DUBLIN -- Former Finance Minister Brian Lenihan, who oversaw Ireland's struggle to avoid national bankruptcy and the collapse of its banks even as he battled cancer, died Friday at age 52, his family and colleagues announced.
Lenihan was lauded as a man of professional commitment and personal integrity who suffered the ill fortune of becoming finance minister in mid-2008 -- the moment Ireland's celebrated Celtic Tiger boom was about to transform into one of Europe's worst financial disasters.
"His unyielding determination to do his duty, in spite of a serious illness, was remarkable and inspirational," said longtime government and party colleague Micheal Martin.
Barely four months into his new job, Lenihan faced the imminent collapse of Ireland's biggest gambler on the runaway property market, Anglo Irish Bank, and the prospect that five other domestic banks could also topple as a result.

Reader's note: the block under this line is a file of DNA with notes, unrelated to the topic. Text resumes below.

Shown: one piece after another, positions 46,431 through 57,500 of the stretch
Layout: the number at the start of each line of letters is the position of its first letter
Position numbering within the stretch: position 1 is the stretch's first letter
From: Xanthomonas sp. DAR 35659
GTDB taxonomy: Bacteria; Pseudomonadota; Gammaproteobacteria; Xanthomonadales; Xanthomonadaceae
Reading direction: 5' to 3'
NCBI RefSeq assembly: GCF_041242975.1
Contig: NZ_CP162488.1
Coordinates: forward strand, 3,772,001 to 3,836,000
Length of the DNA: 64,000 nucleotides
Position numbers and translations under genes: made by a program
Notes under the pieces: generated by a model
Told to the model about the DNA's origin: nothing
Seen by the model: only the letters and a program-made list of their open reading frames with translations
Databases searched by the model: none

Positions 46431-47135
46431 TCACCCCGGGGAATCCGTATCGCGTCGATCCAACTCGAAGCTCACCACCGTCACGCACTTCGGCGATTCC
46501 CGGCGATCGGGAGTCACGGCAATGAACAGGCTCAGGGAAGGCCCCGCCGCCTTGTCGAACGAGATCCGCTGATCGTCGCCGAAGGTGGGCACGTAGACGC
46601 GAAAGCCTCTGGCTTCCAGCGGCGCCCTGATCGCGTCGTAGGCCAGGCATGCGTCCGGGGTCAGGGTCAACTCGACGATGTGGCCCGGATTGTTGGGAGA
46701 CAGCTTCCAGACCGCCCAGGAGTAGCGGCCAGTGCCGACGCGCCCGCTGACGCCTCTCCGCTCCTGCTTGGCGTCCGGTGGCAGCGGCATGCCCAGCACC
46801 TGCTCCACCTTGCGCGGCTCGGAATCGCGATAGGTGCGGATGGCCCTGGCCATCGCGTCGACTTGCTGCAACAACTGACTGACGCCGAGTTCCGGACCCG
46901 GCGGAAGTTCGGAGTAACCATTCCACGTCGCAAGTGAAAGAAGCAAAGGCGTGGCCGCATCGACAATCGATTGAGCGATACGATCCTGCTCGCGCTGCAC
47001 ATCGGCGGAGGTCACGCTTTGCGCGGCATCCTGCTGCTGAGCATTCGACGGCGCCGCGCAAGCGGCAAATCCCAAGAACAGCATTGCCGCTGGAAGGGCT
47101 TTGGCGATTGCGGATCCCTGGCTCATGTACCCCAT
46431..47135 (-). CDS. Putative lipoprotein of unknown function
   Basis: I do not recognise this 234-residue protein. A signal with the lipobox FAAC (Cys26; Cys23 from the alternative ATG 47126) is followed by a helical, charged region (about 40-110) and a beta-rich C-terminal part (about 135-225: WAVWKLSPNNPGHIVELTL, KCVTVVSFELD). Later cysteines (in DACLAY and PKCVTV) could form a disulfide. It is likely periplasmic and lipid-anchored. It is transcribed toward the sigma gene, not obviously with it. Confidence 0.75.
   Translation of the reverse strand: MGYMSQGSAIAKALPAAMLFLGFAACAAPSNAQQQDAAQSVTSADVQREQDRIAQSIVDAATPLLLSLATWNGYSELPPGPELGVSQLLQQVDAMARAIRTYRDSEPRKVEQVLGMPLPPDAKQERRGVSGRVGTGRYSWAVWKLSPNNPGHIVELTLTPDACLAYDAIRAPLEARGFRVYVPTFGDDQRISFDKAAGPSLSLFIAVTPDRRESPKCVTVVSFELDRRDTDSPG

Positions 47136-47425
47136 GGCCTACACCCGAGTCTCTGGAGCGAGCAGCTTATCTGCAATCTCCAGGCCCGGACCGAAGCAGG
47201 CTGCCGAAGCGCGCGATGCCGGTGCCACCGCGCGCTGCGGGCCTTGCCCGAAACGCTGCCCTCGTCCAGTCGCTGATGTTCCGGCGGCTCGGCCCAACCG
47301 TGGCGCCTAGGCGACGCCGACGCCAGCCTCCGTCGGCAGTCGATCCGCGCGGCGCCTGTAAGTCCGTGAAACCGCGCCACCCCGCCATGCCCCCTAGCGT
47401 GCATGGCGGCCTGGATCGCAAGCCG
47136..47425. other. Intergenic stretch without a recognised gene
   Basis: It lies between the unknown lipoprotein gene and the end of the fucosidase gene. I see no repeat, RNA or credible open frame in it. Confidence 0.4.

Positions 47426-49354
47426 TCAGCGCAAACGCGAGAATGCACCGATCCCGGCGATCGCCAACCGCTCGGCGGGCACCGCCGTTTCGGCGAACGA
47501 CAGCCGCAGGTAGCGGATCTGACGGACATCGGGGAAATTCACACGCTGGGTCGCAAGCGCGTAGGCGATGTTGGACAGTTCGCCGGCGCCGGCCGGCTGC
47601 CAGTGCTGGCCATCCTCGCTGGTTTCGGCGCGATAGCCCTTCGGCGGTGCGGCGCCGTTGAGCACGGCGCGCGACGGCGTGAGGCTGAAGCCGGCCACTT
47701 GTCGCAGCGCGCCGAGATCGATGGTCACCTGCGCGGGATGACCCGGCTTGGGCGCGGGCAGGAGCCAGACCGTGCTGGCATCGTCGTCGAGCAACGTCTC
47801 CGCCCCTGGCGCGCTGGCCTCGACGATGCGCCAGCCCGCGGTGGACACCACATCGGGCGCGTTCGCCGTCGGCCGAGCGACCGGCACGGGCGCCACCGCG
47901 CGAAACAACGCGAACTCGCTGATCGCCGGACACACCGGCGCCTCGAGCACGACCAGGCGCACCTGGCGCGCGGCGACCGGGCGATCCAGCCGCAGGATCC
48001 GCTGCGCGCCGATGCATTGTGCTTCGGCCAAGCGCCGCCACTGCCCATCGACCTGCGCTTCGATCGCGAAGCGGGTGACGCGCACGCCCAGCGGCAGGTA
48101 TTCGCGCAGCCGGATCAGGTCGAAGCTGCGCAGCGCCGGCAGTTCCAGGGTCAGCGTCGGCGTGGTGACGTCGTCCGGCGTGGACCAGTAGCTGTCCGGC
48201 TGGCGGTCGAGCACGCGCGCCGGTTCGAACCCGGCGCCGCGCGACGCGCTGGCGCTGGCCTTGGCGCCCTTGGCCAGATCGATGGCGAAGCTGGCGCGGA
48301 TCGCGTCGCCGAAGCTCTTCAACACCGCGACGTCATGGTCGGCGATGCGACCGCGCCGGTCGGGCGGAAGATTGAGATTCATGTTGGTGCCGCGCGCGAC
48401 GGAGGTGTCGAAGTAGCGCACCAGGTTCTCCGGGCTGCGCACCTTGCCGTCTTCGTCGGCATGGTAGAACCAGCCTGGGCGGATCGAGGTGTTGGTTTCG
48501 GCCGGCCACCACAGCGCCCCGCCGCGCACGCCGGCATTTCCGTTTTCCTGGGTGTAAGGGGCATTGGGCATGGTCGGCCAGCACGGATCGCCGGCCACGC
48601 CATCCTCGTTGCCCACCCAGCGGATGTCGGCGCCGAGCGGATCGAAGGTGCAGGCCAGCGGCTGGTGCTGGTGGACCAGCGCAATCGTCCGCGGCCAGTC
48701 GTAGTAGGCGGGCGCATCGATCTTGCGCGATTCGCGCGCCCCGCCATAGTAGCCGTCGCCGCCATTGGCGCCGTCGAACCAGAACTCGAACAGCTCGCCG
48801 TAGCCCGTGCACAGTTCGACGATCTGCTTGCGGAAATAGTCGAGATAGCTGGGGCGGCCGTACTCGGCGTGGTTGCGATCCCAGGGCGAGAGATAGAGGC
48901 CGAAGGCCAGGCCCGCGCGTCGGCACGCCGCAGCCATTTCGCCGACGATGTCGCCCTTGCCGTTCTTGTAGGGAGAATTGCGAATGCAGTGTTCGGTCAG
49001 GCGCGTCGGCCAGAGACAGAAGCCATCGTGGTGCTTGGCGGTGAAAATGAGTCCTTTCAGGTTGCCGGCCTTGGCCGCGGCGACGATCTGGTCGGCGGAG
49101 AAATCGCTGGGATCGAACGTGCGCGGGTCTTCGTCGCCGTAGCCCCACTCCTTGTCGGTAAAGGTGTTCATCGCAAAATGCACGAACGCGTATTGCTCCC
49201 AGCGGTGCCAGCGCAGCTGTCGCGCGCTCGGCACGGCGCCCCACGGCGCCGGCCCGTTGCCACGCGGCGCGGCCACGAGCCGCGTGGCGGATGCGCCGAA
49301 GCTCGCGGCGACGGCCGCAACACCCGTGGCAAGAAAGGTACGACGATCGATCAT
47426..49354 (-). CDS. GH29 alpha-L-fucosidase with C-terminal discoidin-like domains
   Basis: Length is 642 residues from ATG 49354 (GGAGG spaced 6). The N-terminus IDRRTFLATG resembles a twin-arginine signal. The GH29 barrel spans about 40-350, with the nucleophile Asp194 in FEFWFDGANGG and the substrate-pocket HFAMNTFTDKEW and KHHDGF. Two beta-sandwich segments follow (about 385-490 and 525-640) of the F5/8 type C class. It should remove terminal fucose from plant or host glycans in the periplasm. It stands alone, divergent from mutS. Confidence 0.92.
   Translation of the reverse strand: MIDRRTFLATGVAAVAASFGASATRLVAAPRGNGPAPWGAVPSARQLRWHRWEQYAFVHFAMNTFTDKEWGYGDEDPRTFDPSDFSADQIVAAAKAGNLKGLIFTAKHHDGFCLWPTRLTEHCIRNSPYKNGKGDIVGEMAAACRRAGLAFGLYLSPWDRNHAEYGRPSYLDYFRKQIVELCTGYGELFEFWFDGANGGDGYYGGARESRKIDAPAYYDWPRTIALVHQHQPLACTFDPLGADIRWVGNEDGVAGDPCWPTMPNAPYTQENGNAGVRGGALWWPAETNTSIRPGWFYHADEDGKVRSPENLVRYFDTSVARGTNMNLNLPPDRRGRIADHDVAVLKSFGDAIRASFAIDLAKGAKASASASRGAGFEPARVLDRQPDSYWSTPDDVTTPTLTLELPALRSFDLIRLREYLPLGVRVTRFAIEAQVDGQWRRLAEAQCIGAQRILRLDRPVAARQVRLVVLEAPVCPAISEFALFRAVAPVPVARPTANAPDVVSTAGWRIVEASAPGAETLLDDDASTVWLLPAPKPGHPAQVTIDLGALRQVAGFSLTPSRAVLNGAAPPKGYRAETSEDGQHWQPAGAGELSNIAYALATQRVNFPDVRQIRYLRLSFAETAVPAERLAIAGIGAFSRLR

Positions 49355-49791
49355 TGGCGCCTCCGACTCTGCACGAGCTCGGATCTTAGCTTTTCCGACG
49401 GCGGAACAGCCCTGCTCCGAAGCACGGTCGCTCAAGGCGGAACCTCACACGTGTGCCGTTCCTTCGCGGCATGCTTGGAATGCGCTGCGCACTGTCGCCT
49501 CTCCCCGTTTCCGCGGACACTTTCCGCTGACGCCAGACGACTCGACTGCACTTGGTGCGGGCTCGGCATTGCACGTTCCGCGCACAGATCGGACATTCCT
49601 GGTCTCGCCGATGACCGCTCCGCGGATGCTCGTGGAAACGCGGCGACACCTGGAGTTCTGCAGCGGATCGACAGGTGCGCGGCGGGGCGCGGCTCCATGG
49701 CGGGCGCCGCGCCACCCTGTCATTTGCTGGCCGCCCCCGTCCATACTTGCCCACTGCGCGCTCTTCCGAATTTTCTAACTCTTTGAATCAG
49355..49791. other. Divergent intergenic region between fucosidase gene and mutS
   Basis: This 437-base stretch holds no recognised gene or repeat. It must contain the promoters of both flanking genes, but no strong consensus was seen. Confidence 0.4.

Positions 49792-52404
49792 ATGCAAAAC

He responded with a blanket guarantee of domestic banks, the world's first such move. Lenihan declared that the promise wouldn't cost taxpayers a penny because confidence was all the banks needed.
It failed spectacularly as subsequent government-ordered investigations unveiled huge property-based toxic debts in all six banks. Taxpayers found themselves on the hook for repaying tens of billions.
The crisis appeared to take a stark physical toll on the normally ebullient Lenihan, who became pale and drawn during 2009. He finally went to a doctor late that year complaining of insomnia and a potential hernia. Advanced pancreatic cancer was found.
He vowed to stay on -- and even became many Irish voters' favorite choice to succeed Brian Cowen as prime minister. Lenihan declined, saying the fight to save Ireland from bankruptcy couldn't afford any political turmoil.